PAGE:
The world is as it should be in personal genomics

By Razib Khan | April 23, 2012 11:04 pm

I’ve been having some fun with my daughter’s personal genomics. You see, she has her whole pedigree out to r = 1/4. So, for example, contributions from her grandparents seem to be about on this order:

Paternal grandfather = 0.28
Paternal grandmother = 0.22
Maternal grandfather = 0.23
Maternal grandmother = 0.27

I’ve also calculated the number of recombinations which occurred leading up to the gametes which fused to create her. That will be for a future post. But here let’s confirm that she is not inbred. I used plink for this. Here is the description of the command:

Given a large number of SNPs, in a homogeneous sample, it is possible to calculate inbreeding coefficients (i.e. based on the observed versus expected number of homozygous genotypes).

The estimate of F can sometimes be negative. Often this will just reflect random sampling error, but a result that is strongly negative (i.e. an individual has fewer homozygotes than one would expect by chance at the genome-wide level) can reflect other factors, e.g. sample contamination events perhaps.

My main confusion here was which population I should select? Should I select GIH (HapMap Gujaratis?) or CEU (Utah whites)? I ended up on the TSI sample (Tuscans) as a fake compromise. And of course, because she is mixed-race the results came out very negative, as she had way less homozygosity than would be “expected” from the population wide statistic. I also added an inbred friend (his parents are first cousins) as a “control.” Below are two plots which show the result.


My relatively low F should not surprise. South Asians exhibit relatively high levels of total population genetic diversity as far as Eurasians go. Additionally, my recent ancestry is diverse. I have ancestors of various caste backgrounds, as well as some non-South Asians. But my daughter is definitely an outlier. Though do note that my inbred friend is further up the scale of magnitude of effect. The HapMap Tuscans are already outbred, so there’s more room to go “up” than “down.”

CATEGORIZED UNDER: Personal Genomics
  • Nihaya Khateb

    Razib, I will follow your posts until your daughter reaches the age of adolecent. It’s interesting for me to know how will you then analize her behavior? would you find out that part of her behavior is paternal and the other part is maternal? and when you will have another children: who would have mor parts of your brain and who will have more parts of maternal brain? I have read your comparing of behavior between your brothers, and I liked your conclusions because thy resemble mine.But I think that we inherit our brain structure exactly like the way we inherit any other organ. Our behavior depends basicly on the structure of our brain that we inherited from our parents. Because of the complicated function of the brain, scientists do’nt beleive in this idea of mine. I hope that you someday will be convinced with my model for I rely on your observations.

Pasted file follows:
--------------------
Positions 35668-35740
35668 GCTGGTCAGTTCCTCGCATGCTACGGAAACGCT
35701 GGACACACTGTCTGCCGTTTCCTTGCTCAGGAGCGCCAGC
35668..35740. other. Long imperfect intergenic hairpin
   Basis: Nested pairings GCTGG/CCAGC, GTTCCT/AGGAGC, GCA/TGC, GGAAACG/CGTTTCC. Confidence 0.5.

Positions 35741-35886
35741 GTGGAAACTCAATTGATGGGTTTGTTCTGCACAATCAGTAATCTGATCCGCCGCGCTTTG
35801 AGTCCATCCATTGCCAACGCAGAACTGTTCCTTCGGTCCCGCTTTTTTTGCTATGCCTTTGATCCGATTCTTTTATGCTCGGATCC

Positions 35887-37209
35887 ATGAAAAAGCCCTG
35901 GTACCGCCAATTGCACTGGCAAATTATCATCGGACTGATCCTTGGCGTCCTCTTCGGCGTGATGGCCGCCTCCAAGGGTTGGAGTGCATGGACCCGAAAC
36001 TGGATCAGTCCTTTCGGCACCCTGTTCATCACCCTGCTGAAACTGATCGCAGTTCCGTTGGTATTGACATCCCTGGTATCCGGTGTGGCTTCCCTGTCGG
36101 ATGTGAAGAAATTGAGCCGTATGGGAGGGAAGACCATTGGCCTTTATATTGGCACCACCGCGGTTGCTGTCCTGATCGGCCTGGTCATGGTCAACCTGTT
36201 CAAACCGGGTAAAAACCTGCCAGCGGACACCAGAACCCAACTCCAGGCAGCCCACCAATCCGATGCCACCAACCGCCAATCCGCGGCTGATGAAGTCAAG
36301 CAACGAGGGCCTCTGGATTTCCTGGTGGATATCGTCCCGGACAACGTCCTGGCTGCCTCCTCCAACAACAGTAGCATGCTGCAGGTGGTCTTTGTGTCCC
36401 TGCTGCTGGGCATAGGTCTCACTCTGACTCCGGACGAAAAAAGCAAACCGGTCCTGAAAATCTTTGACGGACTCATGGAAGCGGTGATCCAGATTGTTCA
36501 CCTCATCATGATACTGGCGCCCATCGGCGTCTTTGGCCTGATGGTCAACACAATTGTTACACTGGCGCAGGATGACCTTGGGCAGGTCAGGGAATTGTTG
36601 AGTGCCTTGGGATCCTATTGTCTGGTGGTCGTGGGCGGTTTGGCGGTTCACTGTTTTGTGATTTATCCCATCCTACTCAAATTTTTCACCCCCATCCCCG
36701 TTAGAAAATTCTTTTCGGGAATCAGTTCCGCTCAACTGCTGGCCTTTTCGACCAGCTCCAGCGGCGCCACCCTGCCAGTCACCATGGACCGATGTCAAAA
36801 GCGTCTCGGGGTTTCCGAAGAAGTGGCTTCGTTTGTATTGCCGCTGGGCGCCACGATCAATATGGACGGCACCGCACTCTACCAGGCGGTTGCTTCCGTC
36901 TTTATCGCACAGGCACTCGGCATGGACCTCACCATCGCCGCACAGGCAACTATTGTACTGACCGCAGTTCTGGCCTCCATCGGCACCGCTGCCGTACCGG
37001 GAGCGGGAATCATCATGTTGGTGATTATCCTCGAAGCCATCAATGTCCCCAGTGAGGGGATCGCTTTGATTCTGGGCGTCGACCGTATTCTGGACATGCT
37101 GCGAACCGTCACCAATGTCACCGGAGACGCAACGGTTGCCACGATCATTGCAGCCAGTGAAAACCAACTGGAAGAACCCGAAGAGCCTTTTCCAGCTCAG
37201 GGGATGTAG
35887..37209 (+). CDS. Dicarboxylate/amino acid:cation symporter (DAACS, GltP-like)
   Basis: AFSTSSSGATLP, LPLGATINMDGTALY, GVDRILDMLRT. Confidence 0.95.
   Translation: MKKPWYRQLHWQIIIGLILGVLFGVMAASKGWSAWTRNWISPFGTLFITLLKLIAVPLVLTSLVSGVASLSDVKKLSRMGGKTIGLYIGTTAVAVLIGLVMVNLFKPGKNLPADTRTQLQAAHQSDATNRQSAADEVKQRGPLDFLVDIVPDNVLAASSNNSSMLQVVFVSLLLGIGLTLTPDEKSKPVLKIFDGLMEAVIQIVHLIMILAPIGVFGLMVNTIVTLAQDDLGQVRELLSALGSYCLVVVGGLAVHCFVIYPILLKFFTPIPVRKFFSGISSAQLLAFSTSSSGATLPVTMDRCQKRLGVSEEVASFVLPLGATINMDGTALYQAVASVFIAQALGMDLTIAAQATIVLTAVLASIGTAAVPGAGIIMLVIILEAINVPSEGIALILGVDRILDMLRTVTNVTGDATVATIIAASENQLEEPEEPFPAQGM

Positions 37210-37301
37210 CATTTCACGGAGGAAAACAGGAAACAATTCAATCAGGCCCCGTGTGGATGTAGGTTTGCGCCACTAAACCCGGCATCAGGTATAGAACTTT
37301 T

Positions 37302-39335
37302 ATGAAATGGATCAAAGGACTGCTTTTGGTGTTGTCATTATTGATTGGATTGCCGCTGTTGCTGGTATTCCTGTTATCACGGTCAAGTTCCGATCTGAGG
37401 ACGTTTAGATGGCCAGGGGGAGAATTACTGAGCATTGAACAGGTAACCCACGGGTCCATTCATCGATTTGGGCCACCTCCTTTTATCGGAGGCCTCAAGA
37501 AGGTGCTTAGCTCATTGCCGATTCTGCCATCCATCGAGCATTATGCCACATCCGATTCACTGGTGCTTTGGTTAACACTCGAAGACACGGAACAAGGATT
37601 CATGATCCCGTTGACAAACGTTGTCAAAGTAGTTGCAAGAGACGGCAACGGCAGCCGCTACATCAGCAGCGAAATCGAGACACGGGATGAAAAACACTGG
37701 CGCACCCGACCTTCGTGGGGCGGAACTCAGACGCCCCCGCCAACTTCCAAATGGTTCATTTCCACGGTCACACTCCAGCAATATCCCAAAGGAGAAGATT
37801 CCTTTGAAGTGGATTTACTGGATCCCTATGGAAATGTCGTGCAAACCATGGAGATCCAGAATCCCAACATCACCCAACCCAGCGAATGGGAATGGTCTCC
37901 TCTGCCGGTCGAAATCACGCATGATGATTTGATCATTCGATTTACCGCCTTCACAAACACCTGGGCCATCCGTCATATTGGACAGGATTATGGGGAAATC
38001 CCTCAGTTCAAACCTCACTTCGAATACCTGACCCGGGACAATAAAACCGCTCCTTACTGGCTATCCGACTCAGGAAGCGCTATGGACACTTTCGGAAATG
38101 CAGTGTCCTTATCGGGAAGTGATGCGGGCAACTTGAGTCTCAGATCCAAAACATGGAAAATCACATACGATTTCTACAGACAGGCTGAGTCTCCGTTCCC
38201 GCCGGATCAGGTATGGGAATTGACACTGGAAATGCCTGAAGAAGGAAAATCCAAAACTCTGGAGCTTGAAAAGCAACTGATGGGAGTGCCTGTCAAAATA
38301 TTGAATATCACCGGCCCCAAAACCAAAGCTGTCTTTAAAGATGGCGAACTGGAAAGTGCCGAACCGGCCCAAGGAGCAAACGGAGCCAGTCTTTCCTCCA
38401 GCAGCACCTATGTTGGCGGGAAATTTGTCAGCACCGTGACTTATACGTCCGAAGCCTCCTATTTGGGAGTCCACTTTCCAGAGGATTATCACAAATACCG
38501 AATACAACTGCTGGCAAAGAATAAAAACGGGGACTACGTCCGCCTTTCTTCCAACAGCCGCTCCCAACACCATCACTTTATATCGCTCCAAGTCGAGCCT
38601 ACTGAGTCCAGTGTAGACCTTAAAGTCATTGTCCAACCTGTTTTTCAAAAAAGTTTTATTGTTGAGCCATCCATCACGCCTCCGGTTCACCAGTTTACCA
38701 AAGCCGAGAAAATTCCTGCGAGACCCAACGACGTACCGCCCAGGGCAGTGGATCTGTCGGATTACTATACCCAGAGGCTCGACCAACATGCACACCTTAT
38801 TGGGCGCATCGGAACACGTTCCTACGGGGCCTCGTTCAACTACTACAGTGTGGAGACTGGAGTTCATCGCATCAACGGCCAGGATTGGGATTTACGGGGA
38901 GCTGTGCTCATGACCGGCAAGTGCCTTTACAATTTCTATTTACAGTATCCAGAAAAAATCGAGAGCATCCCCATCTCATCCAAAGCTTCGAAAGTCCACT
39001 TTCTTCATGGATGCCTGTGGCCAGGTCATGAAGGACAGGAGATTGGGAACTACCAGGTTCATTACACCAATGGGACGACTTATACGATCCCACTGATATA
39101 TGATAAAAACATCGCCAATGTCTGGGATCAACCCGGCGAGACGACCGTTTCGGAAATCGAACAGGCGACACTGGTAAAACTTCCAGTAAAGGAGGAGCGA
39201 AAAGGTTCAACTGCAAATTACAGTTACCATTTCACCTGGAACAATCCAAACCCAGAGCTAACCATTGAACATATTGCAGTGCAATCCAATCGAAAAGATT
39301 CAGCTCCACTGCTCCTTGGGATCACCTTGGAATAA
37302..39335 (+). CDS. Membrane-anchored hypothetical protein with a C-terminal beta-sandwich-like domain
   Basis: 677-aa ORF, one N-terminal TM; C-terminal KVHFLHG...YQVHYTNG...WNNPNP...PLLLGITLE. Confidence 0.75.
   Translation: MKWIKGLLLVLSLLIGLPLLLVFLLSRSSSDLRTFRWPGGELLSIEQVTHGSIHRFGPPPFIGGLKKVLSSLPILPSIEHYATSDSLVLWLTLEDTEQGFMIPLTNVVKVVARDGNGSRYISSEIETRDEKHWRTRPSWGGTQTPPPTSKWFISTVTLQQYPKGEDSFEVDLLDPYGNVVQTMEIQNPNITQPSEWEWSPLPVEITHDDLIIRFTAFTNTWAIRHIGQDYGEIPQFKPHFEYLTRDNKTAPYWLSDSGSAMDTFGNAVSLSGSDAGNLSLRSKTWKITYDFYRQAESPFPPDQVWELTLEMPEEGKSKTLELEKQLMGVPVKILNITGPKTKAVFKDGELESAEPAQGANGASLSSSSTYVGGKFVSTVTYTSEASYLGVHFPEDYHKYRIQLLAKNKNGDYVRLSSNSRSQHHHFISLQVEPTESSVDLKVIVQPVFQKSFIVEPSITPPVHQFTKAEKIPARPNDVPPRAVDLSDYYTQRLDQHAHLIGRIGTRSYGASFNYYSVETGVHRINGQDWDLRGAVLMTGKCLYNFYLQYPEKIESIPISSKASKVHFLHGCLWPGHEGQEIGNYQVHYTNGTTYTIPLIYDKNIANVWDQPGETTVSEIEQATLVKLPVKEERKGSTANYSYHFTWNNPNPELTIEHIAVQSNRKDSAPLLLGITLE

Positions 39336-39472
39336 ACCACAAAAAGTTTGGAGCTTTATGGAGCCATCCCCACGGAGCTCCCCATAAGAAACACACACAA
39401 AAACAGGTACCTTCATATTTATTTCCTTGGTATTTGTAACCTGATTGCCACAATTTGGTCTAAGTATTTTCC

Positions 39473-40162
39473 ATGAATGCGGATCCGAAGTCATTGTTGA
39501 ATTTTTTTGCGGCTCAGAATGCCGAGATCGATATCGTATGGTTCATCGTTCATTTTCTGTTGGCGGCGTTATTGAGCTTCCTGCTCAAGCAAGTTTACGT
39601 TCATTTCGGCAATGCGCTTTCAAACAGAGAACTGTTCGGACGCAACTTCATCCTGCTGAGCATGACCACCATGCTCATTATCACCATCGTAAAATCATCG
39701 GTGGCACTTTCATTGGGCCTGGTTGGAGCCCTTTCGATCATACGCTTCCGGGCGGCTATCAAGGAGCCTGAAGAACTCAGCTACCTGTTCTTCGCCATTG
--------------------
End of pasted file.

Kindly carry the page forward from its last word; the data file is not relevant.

• Ed

    Very interesting. I didn’t know that the contributions would vary by paternal/maternal grandfathers and grandmothers.

  • Henry Harpending

    Razib a negative F does not necessariy nor even likely represent sample contamination. It is simply the genetic covariance between parents (always relative to some base population.) If the genetic covariance between the parents is negative then the child is (relatively) outbred and F is negative.

    Kinship and inbreeding coefficients are much more general than the pedigree calculations one learns in intro genetics.

    Good looking child by the way. Congrats.

    Henry

  • http://blogs.discovermagazine.com/gnxp Razib Khan

    henry, the authors of plink assume you’re doing GWAS. so they think you’re looking for a very homogeneous population with about equal relatedness. with that in mind, i think they mean to imply that negative F would be a sample you didn’t want your study.

  • http://phknrocket1k.wordpress.com Hassan

    Razib, this might sound ignorant/stupid of me. But is there any formal research that shows what the average contributions by each grandparent (the average of paternal grandfather, maternal grandmother’s, etc.)?

    Should I expect a person to generally have paternal grandfather > paternal grandmother and maternal grandmother >maternal grandfather?

  • http://blogs.discovermagazine.com/gnxp Razib Khan

    #5, expected value is 0.25. and, you know that for the autosome:

    paternal grandfather + paternal grandmother = 0.5, and the same for maternal.

  • Anthony

    Razib – is there data as to the standard deviation of the contributions of the ancestors?

  • http://reader.differentialist.info Mark Adams

    Runs of homozygosity (ROH) are also informative of inbreeding and can be applied usefully to individuals. See Kirin et al http://www.plosone.org/article/info%3Adoi%2F10.1371%2Fjournal.pone.0013996

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Gene Expression

This blog is about evolution, genetics, genomics and their interstices. Please beware that comments are aggressively moderated. Uncivil or churlish comments will likely get you banned immediately, so make any contribution count!

About Razib Khan

I have degrees in biology and biochemistry, a passion for genetics, history, and philosophy, and shrimp is my favorite food. In relation to nationality I'm a American Northwesterner, in politics I'm a reactionary, and as for religion I have none (I'm an atheist). If you want to know more, see the links at http://www.razib.com

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